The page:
George Christensen
George Christensen Tony Martin

Shorten to pile pressure on Christensen

BILL Shorten will unleash fresh pressure on Queensland LNP renegade George Christensen to save penalty rates - a position he crossed the floor on this year - when a diminished Turnbull Government returns to Parliament.

The MP for Dawson, whose electorate has a high number of workers who rely on penalty rates, has yet to divulge to The Courier-Mail whether he would again cross the floor - a move that could severely embarrass the Turnbull Government.

Mr Christensen did not return calls yesterday.

Former deputy prime minister Barnaby Joyce’s High Court woes are causing headaches for the Turnbull Government. Picture: Lyndon Mechielsen
Former deputy prime minister Barnaby Joyce’s High Court woes are causing headaches for the Turnbull Government. Picture: Lyndon Mechielsen

Labor has yet to reveal its full attack on the Government when it returns to Parliament on November 27 without the vote of benched Nationals Leader Barnaby Joyce.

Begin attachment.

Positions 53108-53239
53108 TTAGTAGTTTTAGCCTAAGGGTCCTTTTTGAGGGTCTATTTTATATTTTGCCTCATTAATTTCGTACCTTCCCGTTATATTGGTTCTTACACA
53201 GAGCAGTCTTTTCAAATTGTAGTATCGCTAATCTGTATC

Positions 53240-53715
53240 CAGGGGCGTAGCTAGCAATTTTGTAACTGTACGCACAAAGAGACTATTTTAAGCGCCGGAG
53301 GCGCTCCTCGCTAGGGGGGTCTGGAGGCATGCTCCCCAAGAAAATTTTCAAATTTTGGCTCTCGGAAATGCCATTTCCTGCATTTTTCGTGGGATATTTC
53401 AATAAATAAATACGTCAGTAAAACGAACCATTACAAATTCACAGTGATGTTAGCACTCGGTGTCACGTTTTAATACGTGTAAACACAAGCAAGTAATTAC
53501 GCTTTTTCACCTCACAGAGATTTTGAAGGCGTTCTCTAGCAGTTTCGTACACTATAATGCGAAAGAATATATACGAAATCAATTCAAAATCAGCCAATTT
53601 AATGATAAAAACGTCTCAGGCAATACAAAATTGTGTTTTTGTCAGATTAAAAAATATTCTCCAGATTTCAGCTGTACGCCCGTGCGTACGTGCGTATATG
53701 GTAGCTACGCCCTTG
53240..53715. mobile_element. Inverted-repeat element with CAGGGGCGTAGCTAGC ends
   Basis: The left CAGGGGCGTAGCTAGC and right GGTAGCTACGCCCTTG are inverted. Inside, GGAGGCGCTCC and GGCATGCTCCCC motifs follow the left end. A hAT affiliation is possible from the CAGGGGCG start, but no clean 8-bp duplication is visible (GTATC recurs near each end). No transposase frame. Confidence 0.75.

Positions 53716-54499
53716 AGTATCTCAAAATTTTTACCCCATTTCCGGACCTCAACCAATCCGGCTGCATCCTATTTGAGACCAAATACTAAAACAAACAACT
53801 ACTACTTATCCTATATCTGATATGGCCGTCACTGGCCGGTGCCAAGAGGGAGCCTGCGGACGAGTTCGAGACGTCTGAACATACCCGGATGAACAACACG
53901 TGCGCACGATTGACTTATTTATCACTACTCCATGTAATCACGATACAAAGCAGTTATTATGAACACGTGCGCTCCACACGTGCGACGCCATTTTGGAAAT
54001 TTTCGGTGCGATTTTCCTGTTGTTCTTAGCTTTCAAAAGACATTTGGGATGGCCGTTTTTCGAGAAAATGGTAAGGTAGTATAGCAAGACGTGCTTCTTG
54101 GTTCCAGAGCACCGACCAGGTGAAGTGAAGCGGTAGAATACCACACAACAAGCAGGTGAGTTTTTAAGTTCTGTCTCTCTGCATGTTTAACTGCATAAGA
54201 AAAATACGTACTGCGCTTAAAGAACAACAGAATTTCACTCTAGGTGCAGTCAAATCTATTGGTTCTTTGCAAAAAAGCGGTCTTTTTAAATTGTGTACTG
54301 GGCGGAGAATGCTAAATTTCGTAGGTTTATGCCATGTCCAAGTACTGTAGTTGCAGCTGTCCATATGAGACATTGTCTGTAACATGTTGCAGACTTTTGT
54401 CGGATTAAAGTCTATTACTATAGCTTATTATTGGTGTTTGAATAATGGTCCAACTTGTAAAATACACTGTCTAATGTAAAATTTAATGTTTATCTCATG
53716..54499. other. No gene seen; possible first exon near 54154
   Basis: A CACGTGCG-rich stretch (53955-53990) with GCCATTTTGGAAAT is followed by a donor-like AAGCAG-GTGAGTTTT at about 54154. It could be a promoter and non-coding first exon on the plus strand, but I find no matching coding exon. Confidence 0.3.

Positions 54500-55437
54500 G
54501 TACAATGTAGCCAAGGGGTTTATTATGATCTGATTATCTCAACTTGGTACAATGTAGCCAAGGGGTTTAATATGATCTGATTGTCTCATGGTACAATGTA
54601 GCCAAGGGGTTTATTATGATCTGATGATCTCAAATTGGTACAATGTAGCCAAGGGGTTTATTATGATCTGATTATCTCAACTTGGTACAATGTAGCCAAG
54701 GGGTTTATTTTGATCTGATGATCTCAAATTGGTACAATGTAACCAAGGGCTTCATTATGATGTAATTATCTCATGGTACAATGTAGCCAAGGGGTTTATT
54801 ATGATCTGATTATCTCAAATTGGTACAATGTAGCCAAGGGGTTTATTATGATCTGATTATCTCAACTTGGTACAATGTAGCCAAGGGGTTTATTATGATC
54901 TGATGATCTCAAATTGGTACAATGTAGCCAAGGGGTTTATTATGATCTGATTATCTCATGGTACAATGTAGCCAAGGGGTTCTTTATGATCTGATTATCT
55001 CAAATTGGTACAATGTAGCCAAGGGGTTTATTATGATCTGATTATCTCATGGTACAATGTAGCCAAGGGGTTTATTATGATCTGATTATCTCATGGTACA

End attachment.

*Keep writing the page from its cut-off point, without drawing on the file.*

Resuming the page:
The Courier-Mail understands Labor will target Mr Christensen and use his own words and actions against him in Parliament.

It is also likely Labor will try to force the Government to use the casting vote of Speaker Tony Smith in a bid to create further heartburn for Malcolm Turnbull.

Mr Shorten, who was in Mackay in March, said, "George talks a big game in Mackay but when he's in Canberra he's doing nothing to stop these (penalty rate) cuts.

"It's time for George to decide which side he is on. Will he side with local workers, or will he side with Malcolm Turnbull?"

Nationals MP George Christensen has been vocal on his opposition to cutting penalty rates. Picture: Kym Smith
Nationals MP George Christensen has been vocal on his opposition to cutting penalty rates. Picture: Kym Smith

Three months later in June, Mr Christensen introduced a private members bill - The Fair Work Amendment (Protecting Take Home Pay of All Workers) Bill 2017. And a day later in Parliament, he tweeted, "Just crossed floor and voted to save penalty rates from Fair Work Commission cuts and unions bargaining them away in EAs. Sad vote lost 73-72".

It comes as Acting Prime Minister Julie Bishop said the Government would review some of the decisions Mr Joyce made outside Cabinet, given he was invalidly elected at the time.

Campaigning in the lead-up to the December 2 by-election in New England, Mr Joyce said there should be an "omnibus referendum" including a question about recognising indigenous Australians and clearing up dual citizenship issues that cost him his Parliamentary position.



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